Oppo R15 Pro hands-on: Notch too bad
Oppo is slowly creeping into just about every region of the world. Whether in China or India, the company has become synonymous with the rapidly expanding Asian phone market. This isn’t a company that makes flagships though (that’s OnePlus‘ job); it makes affordable mid-ranged devices for everyone. But what happens when the line between a high-end and budget device begins to blur?
That’s what Oppo is trying to accomplish with the new R15 range. This is the Oppo R15 and R15 Pro hands-on.
Oppo wants to blur the line between budget and flagship by sacrificing small features it thinks people will overlook.
Generally, we judge a smartphone’s worth by the age of its SoC. Does it have the newest Snapdragon? Flagship. Latest Exynos? Flagship. Last year’s Snapdragon? LG. What Oppo is trying to do with the R15 is create a mid-range device that, besides the chipset, is so similar to other current high-end devices that the line between them gets seriously blurred.
The Oppo R15 and Oppo R15 Pro use the Mediatek Helio P60 and Qualcomm Snapdragon 660 respectively, which are, by definition, mid-range options. If you take the brains out of the equation, the 128GB of storage and 6GB of RAM will likely throw you for a loop. The number-crunching SoCs don’t run at the highest clock speeds, but you’ll be able to store your entire media library on this thing (with optional expandable storage) and jump between apps faster than you can blink.
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Oppo wants this phone to be full of compromises you don’t really notice. This phone isn’t QHD. It’s got the oh-so strange resolution of 2,280 x 1,080. But… it has an OLED panel.
Do you see what I mean? The OLED screen overshadows its relatively low resolution. The 20MP front-facing camera and 18.99:9 (or 2.11:1) aspect ratio make the phone’s notch seem like a less of a problem. The compromises at the core of this phone make it affordable, and the “misses” are almost always overshadowed by a benefit the average user will likely care about more.
That front-facing camera I mentioned earlier is paired with some “AI” tech that can map cat ears to your face and help soften your skin. It’s a gimmick and will probably get old after one or two photos, but it’s still fun. Oppo can brand the features whatever it wants as long as they map accurately to my face, which they do.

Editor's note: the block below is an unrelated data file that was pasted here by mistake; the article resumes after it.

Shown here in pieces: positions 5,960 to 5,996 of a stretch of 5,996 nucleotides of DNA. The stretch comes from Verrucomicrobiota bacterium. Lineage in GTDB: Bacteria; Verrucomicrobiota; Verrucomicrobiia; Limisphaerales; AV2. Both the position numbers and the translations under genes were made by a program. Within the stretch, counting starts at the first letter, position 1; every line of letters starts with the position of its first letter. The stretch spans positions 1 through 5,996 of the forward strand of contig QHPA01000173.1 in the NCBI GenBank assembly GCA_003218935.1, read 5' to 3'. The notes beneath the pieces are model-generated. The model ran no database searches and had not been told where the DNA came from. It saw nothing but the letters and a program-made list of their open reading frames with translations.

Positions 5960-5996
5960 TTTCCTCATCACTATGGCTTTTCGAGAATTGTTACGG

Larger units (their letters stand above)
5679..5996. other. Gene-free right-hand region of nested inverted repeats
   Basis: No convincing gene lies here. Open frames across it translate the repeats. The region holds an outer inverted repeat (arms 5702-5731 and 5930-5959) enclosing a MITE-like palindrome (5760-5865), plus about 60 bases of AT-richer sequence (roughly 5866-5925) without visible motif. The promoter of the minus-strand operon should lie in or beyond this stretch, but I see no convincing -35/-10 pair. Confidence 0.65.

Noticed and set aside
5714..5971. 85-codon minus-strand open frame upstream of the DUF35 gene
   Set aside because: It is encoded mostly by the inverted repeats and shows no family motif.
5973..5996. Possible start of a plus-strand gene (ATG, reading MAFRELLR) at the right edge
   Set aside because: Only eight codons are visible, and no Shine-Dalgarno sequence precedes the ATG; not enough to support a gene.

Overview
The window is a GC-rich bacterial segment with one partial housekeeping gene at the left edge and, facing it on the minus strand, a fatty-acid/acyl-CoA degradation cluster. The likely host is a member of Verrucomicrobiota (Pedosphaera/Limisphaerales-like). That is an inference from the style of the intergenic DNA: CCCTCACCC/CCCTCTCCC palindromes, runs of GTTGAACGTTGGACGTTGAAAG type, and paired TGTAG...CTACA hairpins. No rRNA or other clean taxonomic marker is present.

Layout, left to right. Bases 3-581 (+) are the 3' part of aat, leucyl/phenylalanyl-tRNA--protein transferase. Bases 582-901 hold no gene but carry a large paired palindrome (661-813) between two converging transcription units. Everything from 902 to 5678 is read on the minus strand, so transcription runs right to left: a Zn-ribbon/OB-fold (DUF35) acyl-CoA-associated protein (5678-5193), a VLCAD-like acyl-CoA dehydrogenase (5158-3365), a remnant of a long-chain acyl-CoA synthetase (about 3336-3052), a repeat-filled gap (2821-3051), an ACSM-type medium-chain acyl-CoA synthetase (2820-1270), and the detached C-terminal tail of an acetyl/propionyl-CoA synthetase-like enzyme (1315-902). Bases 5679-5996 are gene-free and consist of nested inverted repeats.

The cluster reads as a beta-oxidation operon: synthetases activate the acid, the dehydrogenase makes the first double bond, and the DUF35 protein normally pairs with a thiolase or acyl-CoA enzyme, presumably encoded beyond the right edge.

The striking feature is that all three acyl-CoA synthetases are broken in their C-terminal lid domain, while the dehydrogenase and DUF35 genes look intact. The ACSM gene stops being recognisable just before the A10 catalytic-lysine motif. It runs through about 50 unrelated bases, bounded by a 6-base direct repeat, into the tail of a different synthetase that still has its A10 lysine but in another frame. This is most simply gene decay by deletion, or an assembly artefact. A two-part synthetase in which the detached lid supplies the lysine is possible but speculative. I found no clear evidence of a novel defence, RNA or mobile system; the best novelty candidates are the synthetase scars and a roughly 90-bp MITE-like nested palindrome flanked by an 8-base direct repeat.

USB Type-C needs to become the standard for every device.
The rear cameras (I say this casually as dual cameras are normal now) are high quality too. The standard model carries resolutions of 16MP and 5MP, and the Pro variant sports 16 and 20MP shooters. The resulting images looked good, though a bit washed out, during our hands-on time with the devices. Oppo also showed us the phones in an extremely well lit and photogenic room, so we’ll have to take this thing out into the real world to test it in a more realistic environment.
The bottom of the phone houses a speaker, Micro-USB port, and a headphone jack. The lack of USB Type-C is something I personally don’t think Oppo has any excuse for, but it’s just another compromise, this time overshadowed by being able listen to your music with normal headphones, instead of having to rely on Bluetooth or dongles. VOOC Flash Charge is also available on this device, so while I will not forgive the abandoning of a reversible connector, it will still be able to get a quick battery boost from a few minutes on the brick.
Biometric security options include an elongated fingerprint reader on the rear (the correct placement) and a face unlock feature. The face unlock feature is already acting inconsistently in my first day with the phone, so I would likely just use the fingerprint sensor to avoid unnecessary annoyances.
Other compromises include a lack of proper waterproofing (forgivable) and NFC capabilities (unforgivable), though Oppo told me it may add these features to select markets as it releases the device in new regions. The severity of these compromises are obviously tailored to the user, but an NFC chip should be included in every phone on the market, no matter the cost. I live in San Fransisco, but contactless payments and NFC chips are everywhere!
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If you like iOS, you’ll like the Oppo R15’s ColorOS 5.0. There is no app drawer and swiping to the left reveals an eerily familiar set of widgets and quick functions. You can even enable swipe-up gestures to get rid of the navigation bar and take advantage of the extremely small bezels. I don’t really care if this is a blatant copy, I like it. This OS is based on Android 8.1, so kudos t0 Oppo for at least giving us the latest Google has to offer (for security’s sake).
The Oppo R15 and R15 Pro are very attractive phones, depending on how you feel about the notch. The standard model comes in three colors including Rogue Red, Frost White, and Nebula Purple (a gradient from dark purple to black). The Pro comes in Infinity Black and Ruby Red (another gradient from red to black). Why all these companies got together and decided to make gradient phones I will never know, but I’m very happy they did.
We’ll have the opportunity to spend much more time with the Oppo R15 and Oppo R15 Pro in the coming weeks. Until then make sure you watch the video above to get a good sense of what the phone looks like and stay tuned to Android Authority for more gradient-colored notch device news and reviews.